Rainbow History Class
Early this week I finished listening to the audiobook of Rainbow History Class: Your Guide Through Queer and Trans History (Hardcover, Kindle, Audible) by Hannah McElhinney. The author began Rainbow History Class by posting one-minute videos on TikTok. Eventually, it grew into the book Rainbow History Class. The book is meant to be a crash course in LGBTQ+ history from the ancient world through to lesser-known moments in recent history. While there wasn’t much in this book that I did not know, McElhinney is Australian, so the parts about Australia’s LGBTQ+ history was definitely interesting and new information.
The book is well-written, and it is just as it is described, a crash course in LGBTQ+ history. However, at just 216 pages, it can’t come close to covering all of LGBTQ+ history (and it’s not meant to). McElhinney does a good job in delving into more detail about the vignettes in LGBTQ+ history that she chose to discuss.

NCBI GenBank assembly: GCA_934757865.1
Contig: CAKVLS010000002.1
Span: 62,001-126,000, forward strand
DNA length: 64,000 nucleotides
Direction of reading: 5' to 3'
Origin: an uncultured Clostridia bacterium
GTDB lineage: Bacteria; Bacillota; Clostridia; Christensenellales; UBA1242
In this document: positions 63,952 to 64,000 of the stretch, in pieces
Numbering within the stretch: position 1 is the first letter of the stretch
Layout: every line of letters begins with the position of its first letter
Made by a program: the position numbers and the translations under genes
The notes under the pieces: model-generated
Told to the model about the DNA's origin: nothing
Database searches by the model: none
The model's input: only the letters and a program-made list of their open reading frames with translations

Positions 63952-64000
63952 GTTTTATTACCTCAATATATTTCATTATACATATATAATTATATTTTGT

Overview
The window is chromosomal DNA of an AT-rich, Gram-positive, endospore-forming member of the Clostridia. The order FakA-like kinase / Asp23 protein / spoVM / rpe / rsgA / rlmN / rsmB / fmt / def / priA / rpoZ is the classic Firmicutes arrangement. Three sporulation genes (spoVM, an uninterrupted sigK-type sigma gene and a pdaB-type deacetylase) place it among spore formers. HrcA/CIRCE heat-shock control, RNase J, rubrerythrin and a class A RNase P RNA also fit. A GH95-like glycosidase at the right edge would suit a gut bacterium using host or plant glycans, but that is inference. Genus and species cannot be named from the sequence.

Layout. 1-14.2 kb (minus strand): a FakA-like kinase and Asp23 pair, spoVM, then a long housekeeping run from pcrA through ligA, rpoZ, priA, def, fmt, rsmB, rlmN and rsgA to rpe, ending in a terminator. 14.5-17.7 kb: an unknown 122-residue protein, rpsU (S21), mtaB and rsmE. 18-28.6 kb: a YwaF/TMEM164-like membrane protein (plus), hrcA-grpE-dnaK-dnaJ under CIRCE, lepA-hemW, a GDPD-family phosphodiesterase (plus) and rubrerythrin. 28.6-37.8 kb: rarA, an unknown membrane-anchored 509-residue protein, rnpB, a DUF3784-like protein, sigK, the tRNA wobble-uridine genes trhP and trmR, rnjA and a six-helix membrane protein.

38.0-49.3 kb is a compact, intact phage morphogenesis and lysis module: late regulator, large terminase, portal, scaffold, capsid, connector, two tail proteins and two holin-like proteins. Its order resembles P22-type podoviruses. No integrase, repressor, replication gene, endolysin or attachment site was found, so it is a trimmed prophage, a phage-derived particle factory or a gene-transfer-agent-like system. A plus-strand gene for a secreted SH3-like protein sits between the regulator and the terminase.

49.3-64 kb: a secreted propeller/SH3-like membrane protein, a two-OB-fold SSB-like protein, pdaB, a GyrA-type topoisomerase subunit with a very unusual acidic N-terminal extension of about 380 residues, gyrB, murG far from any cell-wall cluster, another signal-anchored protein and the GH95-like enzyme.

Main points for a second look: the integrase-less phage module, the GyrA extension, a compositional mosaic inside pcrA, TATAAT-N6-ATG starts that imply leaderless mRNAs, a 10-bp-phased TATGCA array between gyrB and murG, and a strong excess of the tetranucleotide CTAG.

Overall, I enjoyed the book and would recommend it.
The need for connection and community is primal, as fundamental as the need for air, water, and food.
I’m leaving on my retreat today. I thought this quote was somewhat apropos for the type of retreat I am going to. The retreat is designed to disconnect from social norms and reconnect with nature. We will be engaging in workshops like art, body movement, and photography, as well as rituals, trance dance, and fire ceremony. I really need this getaway, and I am going to make the most of it.
1) Giovanni’s Room by James Baldwin
This is the first book about gay men I ever bought or read. Though I’ve always found it a sad book, it instilled in me a love of gay literature. I could probably name similar books. The first (sort of) gay book I tried to read, I checked out of the public library. It was Midnight in the Garden of Good and Evil and once I figured out it was about a gay man, I quickly returned it hoping no one would see if checked out a book with gay people in it. Of course, that was stupid for two reasons. First, this was back when you signed the little card pasted in the book cover when you checked out the book, and second, half the patrons of the library had already checked out and read the book. So, my signature was just one of many. I doubt anyone would have thought anything of it, but when you’re a closeted teenager who is scared to death of someone thinking he’s gay, you often don’t think rationally. So, when I was in college, I went to the Barnes and Noble’s and bought Giovanni’s Room and was careful no one knew what I was reading.
2) Guns of August by Barbara Tuchman